If you’re a vegetarian or vegan, you might be planning to use cauliflower in your meat-free Christmas main. Your doggo can safely nibble on a bit of cooked cauliflower, which is packed with nutritional goodness like vitamin C and magnesium. Avoiding feeding your dog cauliflower with cheese sauce or added seasoning.

Brown rice

Often recommended as a bland meal to soothe upset stomachs, cooked brown rice gives your pup a hearty dose of fiber, iron, and protein. Add a bit of unseasoned meat for an extra dose of flavor!


Many varieties of squash — including yellow, butternut, acorn, and spaghetti squash — are safe for dogs to eat, as long as they’re plain and fully cooked. These seasonal root vegetables are full of essential nutrients that promote a healthy digestive system, help improve vision, and more. Avoid giving your dog the skin or seeds of a squash.


A staple of Christmas dinners in some areas of the Midwest, turnips are another healthy treat for dogs in moderation. Its antioxidant content can help boost your woofer’s immune system and prevent cell damage. However, if your dog has a thyroid condition, avoid feeding them turnips as they can impair thyroid function.


English, snap, snow — several pea varieties are safe for pups to eat on Christmas. Packed with zinc and antioxidants, peas are a healthy snack and a common ingredient in many commercial dog foods. As always, stick with plain peas.

yellow lab dog lying under a wooden dining table with christmas decorations in the background

Keeping your dog safe during the festive Christmas feast

Whether you’re preparing for a blowout Christmas celebration with family and friends, or you’re keeping things lowkey with a small supper, keep these Christmas safety tips in mind. (For a closer look, check out our guide to 10 essential Christmas safety tips for pets.)

Train your dog not to beg at the table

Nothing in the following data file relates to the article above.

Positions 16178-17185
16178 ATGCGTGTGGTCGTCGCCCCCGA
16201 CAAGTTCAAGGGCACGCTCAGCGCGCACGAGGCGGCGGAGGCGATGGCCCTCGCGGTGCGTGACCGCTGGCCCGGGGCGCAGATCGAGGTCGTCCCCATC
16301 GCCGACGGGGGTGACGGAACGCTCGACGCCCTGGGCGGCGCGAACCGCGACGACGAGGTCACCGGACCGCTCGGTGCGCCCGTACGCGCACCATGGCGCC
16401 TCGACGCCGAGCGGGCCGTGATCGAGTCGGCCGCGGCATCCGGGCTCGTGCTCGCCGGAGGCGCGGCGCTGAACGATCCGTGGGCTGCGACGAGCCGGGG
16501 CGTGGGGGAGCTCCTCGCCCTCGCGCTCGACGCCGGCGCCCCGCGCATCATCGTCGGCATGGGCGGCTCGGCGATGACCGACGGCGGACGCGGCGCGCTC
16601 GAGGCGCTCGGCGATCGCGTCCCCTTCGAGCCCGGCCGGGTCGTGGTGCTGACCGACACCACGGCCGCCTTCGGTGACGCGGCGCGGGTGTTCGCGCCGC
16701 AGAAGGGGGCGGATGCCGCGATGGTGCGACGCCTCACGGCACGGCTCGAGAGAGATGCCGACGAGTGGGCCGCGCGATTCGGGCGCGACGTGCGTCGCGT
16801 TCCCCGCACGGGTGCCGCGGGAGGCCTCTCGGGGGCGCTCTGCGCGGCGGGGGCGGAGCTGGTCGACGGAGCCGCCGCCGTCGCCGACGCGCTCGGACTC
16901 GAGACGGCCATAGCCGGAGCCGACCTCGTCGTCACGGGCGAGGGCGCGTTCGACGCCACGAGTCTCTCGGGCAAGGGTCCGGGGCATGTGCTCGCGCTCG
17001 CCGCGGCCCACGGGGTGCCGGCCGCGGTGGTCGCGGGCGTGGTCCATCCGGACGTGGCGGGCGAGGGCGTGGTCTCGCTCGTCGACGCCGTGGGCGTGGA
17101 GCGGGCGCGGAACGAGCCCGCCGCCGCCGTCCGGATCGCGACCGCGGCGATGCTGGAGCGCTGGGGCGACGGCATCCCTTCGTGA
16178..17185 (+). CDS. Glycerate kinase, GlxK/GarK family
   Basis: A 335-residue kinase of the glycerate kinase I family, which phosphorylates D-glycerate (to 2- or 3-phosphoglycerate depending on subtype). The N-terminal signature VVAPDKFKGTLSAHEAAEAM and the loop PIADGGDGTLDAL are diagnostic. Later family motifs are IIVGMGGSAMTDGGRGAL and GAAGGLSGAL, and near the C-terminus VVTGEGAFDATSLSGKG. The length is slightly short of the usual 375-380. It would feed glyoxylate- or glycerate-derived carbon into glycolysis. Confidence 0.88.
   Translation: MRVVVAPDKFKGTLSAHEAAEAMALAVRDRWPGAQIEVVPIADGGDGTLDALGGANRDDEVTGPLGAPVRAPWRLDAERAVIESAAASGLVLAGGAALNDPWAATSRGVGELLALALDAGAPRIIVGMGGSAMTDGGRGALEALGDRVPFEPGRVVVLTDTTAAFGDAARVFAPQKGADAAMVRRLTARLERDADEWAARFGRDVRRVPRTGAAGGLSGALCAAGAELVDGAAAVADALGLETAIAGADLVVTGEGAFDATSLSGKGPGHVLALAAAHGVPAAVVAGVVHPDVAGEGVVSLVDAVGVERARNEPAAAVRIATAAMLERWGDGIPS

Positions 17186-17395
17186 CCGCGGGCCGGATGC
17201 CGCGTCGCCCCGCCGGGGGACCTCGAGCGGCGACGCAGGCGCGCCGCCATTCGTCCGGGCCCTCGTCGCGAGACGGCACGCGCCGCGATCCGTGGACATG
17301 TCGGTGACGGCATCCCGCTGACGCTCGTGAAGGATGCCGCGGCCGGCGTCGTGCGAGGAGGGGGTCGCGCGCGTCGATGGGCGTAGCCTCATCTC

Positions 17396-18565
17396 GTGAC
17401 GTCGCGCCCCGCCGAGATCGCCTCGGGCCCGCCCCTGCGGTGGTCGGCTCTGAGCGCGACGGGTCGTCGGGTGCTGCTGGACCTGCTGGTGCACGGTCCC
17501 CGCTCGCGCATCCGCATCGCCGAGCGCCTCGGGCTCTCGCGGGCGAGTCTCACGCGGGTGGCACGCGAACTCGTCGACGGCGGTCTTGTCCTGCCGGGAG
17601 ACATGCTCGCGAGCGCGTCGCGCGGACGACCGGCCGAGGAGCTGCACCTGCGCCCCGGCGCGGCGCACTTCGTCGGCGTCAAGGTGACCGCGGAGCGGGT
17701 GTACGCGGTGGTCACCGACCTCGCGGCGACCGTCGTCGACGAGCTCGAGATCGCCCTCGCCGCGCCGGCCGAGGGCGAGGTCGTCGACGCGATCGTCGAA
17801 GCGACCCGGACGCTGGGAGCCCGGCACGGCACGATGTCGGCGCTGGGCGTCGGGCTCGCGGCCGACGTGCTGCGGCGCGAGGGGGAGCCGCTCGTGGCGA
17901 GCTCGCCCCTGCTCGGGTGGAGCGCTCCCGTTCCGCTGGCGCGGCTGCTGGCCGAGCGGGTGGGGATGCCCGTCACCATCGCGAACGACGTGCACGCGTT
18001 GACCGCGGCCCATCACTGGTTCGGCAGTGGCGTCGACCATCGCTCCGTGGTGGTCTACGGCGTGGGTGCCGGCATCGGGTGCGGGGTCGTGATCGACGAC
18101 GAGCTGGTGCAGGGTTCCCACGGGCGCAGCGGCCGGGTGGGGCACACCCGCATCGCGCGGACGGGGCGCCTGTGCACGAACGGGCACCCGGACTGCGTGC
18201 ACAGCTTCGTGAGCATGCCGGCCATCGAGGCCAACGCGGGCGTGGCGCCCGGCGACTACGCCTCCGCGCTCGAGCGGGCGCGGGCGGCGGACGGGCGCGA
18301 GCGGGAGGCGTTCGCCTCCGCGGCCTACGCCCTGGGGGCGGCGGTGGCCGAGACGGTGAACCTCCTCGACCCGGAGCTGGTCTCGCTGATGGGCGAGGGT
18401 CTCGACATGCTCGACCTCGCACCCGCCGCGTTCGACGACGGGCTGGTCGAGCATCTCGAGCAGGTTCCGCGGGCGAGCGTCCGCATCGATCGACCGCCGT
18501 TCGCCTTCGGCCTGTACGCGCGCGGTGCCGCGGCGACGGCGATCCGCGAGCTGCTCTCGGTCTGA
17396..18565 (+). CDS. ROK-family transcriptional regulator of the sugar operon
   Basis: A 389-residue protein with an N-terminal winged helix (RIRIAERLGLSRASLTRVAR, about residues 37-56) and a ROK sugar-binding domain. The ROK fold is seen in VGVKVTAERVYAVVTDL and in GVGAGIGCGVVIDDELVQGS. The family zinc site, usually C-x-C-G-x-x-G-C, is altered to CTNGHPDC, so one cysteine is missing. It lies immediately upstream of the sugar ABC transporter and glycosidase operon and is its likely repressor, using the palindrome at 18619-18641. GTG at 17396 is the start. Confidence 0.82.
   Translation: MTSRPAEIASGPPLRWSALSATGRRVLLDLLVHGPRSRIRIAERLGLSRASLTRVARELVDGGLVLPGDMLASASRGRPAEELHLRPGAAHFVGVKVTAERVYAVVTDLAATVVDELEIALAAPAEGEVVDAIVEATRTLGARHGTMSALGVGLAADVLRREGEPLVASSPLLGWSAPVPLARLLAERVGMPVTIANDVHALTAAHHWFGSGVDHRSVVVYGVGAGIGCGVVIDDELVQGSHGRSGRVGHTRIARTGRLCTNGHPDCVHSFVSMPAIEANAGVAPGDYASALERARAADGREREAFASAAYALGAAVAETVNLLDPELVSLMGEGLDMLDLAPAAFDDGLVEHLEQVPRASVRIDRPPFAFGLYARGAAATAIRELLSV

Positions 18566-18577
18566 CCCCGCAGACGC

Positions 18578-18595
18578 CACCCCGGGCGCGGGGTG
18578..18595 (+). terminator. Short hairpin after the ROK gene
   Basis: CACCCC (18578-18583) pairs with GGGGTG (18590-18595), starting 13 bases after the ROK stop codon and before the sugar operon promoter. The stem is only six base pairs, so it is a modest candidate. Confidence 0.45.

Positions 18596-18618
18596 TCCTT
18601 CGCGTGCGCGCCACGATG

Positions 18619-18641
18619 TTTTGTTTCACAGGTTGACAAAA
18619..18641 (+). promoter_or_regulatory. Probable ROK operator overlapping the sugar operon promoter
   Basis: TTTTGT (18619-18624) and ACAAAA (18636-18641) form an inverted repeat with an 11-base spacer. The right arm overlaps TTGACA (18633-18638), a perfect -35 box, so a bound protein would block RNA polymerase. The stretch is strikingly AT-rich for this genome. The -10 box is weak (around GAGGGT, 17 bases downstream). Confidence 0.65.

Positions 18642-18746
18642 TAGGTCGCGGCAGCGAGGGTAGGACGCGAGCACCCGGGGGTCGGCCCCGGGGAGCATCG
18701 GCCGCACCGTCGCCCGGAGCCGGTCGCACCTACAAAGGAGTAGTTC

Does your doggo like to hang around in the dining room, waiting to sneak a tasty morsel from the table? Work on breaking this bad habit in advance of the big day. Need a helping paw? Check out Wag!’s guide to training your dog not to beg at the table.

Tire out your pup before the feast begins

Christmas dinner typically means lots of buzz and activity from people your pup probably doesn’t see often. Before the guests arrive, give your pup “pawlenty” of exercise.

A quick walk might be enough for some pups, but we recommend really tiring them out with a physically and mentally stimulating activity. Whether it’s a long play session with their favorite puzzle toy or a more sporty activity like an agility training session or treasure hunt, your pup is sure to snooze straight through dinner!

Related: How Much Exercise Do Dogs Need?

Got your paws full cooking Christmas dinner? Book a local dog walker with Wag! to keep your pup comfy over Christmas!

Give your pup a place to relax during dinner

We know that leaving your pup out of the festive feast sounds a little harsh — after all, our pups are part of the family, and they should be able to enjoy Christmas alongside us. Right?

Well, yes. But a meddlesome mutt with a habit of sticking their nose where it doesn’t belong might not exactly make your holiday guests feel at home. On the other paw, all the activity and people could stress out your dog.

That’s why it’s important to give your pup their own space to chill out while the fam breaks bread and makes merry. Whether it’s a cozy crate or a separate room in your home, providing a safe space for Spot will go a long way toward keeping them on their best behavior.

If your dog isn’t crate trained, start the process as soon as you can. For a step-by-step walkthrough, check out our guide on how to train your dog to use a crate.

Discuss your pup’s boundaries with your family members

While you may be tempted to look the other way when Aunt Marge sneaks a piece of Christmas ham to your dog under the table, it’s a good idea to set and enforce boundaries with family members upfront. If you’d prefer your guests refrain from feeding Christmas tidbits to your pup, let them know before the meal to prevent any awkwardness.

This doesn’t just apply to food — you should also let your family know about any places your pup doesn’t like being petted or if they’re not keen on playing with the kids.

Make your pup their own Christmas dish

If your hound has their very own holiday treat, they’ll be less likely to pull the puppy-dog eyes at the table come suppertime. Consider fixing your fur-baby a Christmas plate of their own before seasoning any of your dishes.

red christmas stocking on a wooden table next to holiday lights and christmas tree shaped dog treats

Yummy holiday recipes for dogs

Ready to get cookin’ for your Christmassy canine? Check out our favorite Christmas treat recipes for dogs:

Merry Christmas from Wag!

Here at Wag!, we’re proud pet parents ourselves, and we’re looking forward to a festive holiday season with our fur-babies. We wish you and yours a very Merry Christmas and happy holidays!

From Wag! Vet Chat to on-demand walks and training, Wag!’s got your Christmas pet care needs covered. Download the app today to find your fur-baby’s new BFF!

Comments (0)

Leave a comment

Your name




Add photo(s) of your petoptional